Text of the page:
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Cancer Research and Treatment > Volume 41(4); 2009 > Article
Sohn, Koh, Kim, Park, Lee, Kim, Choi, and Hyun: A Case of Spine Origin Chondroblastoma Metastasis to Lung


Chondroblastoma is a rare benign cartilaginous neoplasm that accounts for approximately 1% of all bone tumors and characteristically arises in the epiphysis of a long bone, particularly the humerus, tibia, and femur. Chondroblastoma can affect people of all ages. It is, however, most common in children and young adults between the ages of 10 and 20 years. Although most chondroblastomas are cured by limited surgical procedures, occasional lesions behave more aggressively and may even metastasis. In this case a young man with pulmonary metastatic chondroblastoma on spine is presented. Unlike previously published examples of metastatic chondroblastoma, these metastasis developed before any operative manipulation of the primary tumor. And primary tumor site was also unusual. The histologic characteristics of the primary, metastatic tumors were those of a conventional chondroblastoma.


Chondroblastoma was reported by Kolodny (1927) for the first time, and in 1942, by Jaffe and Lichtestein, it was introduced as an independent disease referred to as chondoblastoma. Chondroblastoma is a rare benign bone tumor consisting of approximately 1% of the entire bone tumors developing in the epiphysis of long bones. The most prevalent invasion area are lower extremities, and in the order of the femur, humerus and tibia. Chondroblastoma could be developed in any ages, nonetheless, it is prevalent in children and young adolescent between the age of 10 and 20 years, and it occurs more frequently in the male than the female (1). The patients generally present pains and edema, and if pathologic fractures are developed, severe symptoms may be present (1).
Occasionally, chondroblastoma invades the articular cavity, and although very rare, it may take invasive courses such as metastasis (2). Most metastatic lesions are similar to general chodroblastoma commonly detected histologically (3). Such metastatic lesions are developed after surgical resection in many cases, it metastasized in the lung primarily, and the metastasized lesions do not grow, or after the resection of pulmonary lesion, the patient survives sufficiently long in many cases (4-7).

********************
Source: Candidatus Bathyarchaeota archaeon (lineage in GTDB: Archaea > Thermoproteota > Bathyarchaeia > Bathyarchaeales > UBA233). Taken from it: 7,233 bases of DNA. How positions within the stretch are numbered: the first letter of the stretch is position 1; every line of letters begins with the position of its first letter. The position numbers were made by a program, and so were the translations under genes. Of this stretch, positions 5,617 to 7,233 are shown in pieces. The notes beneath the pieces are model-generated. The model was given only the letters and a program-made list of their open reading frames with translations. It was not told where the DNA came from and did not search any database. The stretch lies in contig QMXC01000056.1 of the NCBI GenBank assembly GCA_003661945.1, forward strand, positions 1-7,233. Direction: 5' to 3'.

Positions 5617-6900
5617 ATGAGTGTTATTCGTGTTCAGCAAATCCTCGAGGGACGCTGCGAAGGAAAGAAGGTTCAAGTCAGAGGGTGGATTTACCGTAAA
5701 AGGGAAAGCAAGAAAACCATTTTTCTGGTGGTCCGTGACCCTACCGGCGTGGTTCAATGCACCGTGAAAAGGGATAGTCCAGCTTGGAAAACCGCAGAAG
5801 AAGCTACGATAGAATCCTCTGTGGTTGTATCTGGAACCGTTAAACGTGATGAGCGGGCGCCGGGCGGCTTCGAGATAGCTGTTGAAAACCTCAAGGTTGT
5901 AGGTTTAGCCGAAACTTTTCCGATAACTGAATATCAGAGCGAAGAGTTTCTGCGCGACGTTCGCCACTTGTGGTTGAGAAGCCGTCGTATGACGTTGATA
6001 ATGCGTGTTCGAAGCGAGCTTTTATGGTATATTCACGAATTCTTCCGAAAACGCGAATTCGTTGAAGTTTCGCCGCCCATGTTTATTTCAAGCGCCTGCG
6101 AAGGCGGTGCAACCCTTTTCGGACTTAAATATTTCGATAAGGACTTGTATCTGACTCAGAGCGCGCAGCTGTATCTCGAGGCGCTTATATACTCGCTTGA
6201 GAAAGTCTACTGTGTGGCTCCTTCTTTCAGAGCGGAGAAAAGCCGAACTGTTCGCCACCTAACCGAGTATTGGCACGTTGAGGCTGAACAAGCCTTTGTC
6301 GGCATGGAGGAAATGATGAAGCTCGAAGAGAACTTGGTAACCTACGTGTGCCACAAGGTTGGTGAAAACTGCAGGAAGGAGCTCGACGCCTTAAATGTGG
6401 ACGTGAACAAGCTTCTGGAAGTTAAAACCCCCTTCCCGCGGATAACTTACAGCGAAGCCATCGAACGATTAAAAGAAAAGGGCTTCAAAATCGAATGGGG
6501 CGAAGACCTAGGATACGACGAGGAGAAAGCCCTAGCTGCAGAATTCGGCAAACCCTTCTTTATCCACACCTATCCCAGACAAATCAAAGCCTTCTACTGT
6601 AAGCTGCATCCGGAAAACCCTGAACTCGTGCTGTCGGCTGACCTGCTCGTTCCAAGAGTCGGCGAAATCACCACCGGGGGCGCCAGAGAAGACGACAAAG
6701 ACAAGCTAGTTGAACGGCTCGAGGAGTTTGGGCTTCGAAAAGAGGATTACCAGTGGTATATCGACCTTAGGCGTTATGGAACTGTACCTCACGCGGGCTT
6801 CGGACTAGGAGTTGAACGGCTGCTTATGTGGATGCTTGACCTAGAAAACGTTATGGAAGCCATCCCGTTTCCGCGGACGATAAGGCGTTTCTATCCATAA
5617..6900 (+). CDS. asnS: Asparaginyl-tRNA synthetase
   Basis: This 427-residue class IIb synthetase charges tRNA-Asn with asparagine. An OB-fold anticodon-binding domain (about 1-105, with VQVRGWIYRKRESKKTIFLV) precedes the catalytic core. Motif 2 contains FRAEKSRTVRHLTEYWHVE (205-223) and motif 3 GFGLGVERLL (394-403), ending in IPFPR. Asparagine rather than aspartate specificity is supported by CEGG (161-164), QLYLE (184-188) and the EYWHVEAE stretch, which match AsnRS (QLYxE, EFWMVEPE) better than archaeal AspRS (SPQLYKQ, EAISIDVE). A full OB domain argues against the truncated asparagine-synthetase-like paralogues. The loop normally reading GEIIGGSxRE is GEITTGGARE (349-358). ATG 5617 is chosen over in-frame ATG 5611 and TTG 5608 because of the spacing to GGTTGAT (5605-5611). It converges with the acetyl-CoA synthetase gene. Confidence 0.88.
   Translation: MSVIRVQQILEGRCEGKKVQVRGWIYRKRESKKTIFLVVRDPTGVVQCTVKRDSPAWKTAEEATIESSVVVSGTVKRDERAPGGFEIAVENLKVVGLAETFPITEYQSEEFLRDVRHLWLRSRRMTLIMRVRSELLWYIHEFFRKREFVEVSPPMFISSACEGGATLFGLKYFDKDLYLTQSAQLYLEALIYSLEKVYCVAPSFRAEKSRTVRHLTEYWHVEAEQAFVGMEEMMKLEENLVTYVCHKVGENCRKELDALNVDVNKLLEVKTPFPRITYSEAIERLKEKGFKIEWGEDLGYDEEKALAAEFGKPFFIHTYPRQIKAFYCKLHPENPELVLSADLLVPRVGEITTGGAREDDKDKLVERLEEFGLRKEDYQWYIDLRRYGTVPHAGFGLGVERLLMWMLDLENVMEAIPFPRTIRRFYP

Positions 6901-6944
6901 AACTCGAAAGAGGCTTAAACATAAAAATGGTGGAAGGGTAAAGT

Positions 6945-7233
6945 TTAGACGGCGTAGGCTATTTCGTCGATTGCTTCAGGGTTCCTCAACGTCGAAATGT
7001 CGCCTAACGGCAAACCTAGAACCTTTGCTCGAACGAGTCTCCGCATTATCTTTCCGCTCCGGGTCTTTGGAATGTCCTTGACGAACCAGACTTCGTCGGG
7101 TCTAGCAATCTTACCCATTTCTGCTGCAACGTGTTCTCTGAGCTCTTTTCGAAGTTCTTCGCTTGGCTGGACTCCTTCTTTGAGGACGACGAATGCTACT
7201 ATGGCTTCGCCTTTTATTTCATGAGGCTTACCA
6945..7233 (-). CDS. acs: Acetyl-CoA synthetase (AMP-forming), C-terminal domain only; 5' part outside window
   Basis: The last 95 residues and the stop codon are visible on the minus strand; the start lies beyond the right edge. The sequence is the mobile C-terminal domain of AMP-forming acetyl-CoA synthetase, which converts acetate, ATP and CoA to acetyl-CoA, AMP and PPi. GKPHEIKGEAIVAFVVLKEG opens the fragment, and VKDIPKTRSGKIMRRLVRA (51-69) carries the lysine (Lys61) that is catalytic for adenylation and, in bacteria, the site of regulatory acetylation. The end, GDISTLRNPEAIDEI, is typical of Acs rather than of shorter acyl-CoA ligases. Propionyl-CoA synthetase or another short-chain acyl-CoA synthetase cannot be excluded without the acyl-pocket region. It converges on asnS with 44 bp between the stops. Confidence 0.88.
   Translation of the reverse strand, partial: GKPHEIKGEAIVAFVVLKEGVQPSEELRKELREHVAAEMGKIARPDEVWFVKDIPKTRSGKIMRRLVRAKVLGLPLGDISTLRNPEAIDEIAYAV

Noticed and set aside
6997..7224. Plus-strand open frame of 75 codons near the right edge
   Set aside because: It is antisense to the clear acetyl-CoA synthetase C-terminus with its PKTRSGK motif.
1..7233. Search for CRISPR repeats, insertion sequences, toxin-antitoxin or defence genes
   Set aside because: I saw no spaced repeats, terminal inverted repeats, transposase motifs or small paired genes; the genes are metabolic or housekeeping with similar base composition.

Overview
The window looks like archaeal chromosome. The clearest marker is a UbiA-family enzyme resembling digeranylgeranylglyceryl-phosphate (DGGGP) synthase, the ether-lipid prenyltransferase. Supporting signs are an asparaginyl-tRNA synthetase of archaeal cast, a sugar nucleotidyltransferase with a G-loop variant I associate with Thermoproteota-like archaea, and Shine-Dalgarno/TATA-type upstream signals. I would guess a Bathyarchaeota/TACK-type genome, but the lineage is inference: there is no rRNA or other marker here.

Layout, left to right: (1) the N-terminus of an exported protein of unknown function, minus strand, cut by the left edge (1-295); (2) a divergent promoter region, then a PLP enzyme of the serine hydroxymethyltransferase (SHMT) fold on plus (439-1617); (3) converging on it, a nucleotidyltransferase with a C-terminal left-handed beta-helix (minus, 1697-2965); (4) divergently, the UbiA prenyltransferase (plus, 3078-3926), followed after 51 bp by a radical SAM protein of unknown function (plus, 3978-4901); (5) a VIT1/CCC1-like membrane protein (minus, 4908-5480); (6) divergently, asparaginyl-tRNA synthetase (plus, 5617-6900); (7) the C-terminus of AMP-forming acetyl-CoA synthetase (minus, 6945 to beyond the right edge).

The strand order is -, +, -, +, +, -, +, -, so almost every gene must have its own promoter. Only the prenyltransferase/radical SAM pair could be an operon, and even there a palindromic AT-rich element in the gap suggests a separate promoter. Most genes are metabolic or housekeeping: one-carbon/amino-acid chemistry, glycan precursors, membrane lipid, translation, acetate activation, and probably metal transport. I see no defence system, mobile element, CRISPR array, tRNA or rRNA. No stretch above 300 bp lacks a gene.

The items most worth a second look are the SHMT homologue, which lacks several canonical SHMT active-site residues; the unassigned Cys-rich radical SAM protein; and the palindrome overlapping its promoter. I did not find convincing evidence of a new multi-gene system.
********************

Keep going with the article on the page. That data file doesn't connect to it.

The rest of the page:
The vertebra is a very rare primary site of chondroblastoma, and only less than 10 cases have been reported in literatures (8-10). Chondroblastoma of which primary site is the vertebra and metastasized has not been reported yet.
We experienced one case of vertebral chondoblastoma accompanying lung metastasis in an adult male, and thus we report the case. In histological examination, both primary site and the metastasized site showed the typical chondroblastoma pattern.

Case Report

A 21 years old male patient visited our hospital for lumbago persistent for 6 months. During the army service, he developed lumbago, L-spine MRI was performed, and a tumor was detected in the L4 (Fig. 1), and thus he was transferred to our hospital. The patient did not show specific results in laboratory tests and neurological examination, and among radiological results, on lumbar vertebral X-ray, osteolytic findings in the 4th lumbar vertebra were detected (Fig. 2), and also in lumbar CT, a tumor suspected to be a primary bone tumor was detected (Fig. 3). To assess the property of tumor, CT-guided bone biopsy was performed.
The result of biopsy shows relatively undifferentiated hypercellular tissues consisting of cells with round or polygonal chondroblast shape as well as the presence of the cartilaginous interstitium, which was findings satisfying chodroblastoma. S-100 protein was detected to be equivocal (Fig. 4). On PET CT performed to assess its metastasis status, nodules with increased FDG uptake in both lower lobes of the lung were detected (Fig. 5). To block feeding vessels, we performed embolization on the RT 4th lumbar artery twice, and on angiography taken after embolization, the reduction of the staining of tumors was confirmed. Afterward, total laminectomy of L4, the primary site, was performed, the patient recovered after the surgery, and transferred to the department of thoracic surgery for pulmonary biopsy, and by performing wedge resection applying Video-Assisted Thoracic Surgery, biopsy results fitting with chondroblastoma identical to the primary site were obtained.